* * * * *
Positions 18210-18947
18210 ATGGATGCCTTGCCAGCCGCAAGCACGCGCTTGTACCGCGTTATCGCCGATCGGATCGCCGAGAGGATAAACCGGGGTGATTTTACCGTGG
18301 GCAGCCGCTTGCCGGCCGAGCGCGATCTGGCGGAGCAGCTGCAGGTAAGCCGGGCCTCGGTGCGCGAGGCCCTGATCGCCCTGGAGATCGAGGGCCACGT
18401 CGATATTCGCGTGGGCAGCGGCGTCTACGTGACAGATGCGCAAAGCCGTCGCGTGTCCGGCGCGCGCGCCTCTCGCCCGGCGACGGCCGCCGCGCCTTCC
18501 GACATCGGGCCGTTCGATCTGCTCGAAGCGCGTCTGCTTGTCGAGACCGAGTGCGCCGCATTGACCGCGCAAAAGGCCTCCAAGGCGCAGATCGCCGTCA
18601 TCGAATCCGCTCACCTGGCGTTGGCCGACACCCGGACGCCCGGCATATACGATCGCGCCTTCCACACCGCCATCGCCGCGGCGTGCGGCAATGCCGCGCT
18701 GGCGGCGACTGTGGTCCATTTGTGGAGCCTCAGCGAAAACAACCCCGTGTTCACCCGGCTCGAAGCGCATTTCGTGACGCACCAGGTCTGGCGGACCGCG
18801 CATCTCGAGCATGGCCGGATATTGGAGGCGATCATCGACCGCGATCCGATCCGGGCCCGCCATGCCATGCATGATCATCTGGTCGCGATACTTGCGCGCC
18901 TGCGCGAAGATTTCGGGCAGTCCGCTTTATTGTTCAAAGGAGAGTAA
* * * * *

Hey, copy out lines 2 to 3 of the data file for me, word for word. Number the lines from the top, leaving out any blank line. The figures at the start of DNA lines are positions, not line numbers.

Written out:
18210 ATGGATGCCTTGCCAGCCGCAAGCACGCGCTTGTACCGCGTTATCGCCGATCGGATCGCCGAGAGGATAAACCGGGGTGATTTTACCGTGG
18301 GCAGCCGCTTGCCGGCCGAGCGCGATCTGGCGGAGCAGCTGCAGGTAAGCCGGGCCTCGGTGCGCGAGGCCCTGATCGCCCTGGAGATCGAGGGCCACGT